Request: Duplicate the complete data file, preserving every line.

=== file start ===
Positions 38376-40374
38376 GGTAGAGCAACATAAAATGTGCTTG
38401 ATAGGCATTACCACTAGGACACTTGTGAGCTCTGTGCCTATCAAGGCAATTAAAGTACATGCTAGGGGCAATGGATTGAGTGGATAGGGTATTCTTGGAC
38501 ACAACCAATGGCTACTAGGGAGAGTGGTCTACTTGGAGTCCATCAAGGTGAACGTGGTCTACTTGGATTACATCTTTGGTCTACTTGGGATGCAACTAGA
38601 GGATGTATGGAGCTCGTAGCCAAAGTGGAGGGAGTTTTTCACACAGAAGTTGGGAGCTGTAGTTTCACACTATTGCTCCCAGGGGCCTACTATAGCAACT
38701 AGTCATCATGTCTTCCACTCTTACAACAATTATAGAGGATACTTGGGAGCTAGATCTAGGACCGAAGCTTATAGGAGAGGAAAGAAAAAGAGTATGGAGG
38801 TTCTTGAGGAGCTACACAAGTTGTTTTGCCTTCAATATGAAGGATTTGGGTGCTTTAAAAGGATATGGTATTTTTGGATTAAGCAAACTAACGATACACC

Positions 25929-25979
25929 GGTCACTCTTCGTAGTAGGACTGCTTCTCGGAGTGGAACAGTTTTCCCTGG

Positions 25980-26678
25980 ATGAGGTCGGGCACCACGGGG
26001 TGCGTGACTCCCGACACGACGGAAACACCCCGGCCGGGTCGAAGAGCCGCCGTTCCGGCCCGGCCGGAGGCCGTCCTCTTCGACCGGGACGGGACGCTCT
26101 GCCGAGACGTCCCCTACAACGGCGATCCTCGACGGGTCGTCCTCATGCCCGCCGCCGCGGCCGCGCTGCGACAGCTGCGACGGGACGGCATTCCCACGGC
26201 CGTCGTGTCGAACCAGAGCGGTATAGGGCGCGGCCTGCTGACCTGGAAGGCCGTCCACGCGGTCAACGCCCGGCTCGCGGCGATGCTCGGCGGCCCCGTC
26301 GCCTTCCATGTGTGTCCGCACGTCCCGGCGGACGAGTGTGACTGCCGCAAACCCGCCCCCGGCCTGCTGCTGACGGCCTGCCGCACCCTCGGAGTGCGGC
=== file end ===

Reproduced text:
Positions 38376-40374
38376 GGTAGAGCAACATAAAATGTGCTTG
38401 ATAGGCATTACCACTAGGACACTTGTGAGCTCTGTGCCTATCAAGGCAATTAAAGTACATGCTAGGGGCAATGGATTGAGTGGATAGGGTATTCTTGGAC
38501 ACAACCAATGGCTACTAGGGAGAGTGGTCTACTTGGAGTCCATCAAGGTGAACGTGGTCTACTTGGATTACATCTTTGGTCTACTTGGGATGCAACTAGA
38601 GGATGTATGGAGCTCGTAGCCAAAGTGGAGGGAGTTTTTCACACAGAAGTTGGGAGCTGTAGTTTCACACTATTGCTCCCAGGGGCCTACTATAGCAACT
38701 AGTCATCATGTCTTCCACTCTTACAACAATTATAGAGGATACTTGGGAGCTAGATCTAGGACCGAAGCTTATAGGAGAGGAAAGAAAAAGAGTATGGAGG
38801 TTCTTGAGGAGCTACACAAGTTGTTTTGCCTTCAATATGAAGGATTTGGGTGCTTTAAAAGGATATGGTATTTTTGGATTAAGCAAACTAACGATACACC

Positions 25929-25979
25929 GGTCACTCTTCGTAGTAGGACTGCTTCTCGGAGTGGAACAGTTTTCCCTGG

Positions 25980-26678
25980 ATGAGGTCGGGCACCACGGGG
26001 TGCGTGACTCCCGACACGACGGAAACACCCCGGCCGGGTCGAAGAGCCGCCGTTCCGGCCCGGCCGGAGGCCGTCCTCTTCGACCGGGACGGGACGCTCT
26101 GCCGAGACGTCCCCTACAACGGCGATCCTCGACGGGTCGTCCTCATGCCCGCCGCCGCGGCCGCGCTGCGACAGCTGCGACGGGACGGCATTCCCACGGC
26201 CGTCGTGTCGAACCAGAGCGGTATAGGGCGCGGCCTGCTGACCTGGAAGGCCGTCCACGCGGTCAACGCCCGGCTCGCGGCGATGCTCGGCGGCCCCGTC
26301 GCCTTCCATGTGTGTCCGCACGTCCCGGCGGACGAGTGTGACTGCCGCAAACCCGCCCCCGGCCTGCTGCTGACGGCCTGCCGCACCCTCGGAGTGCGGC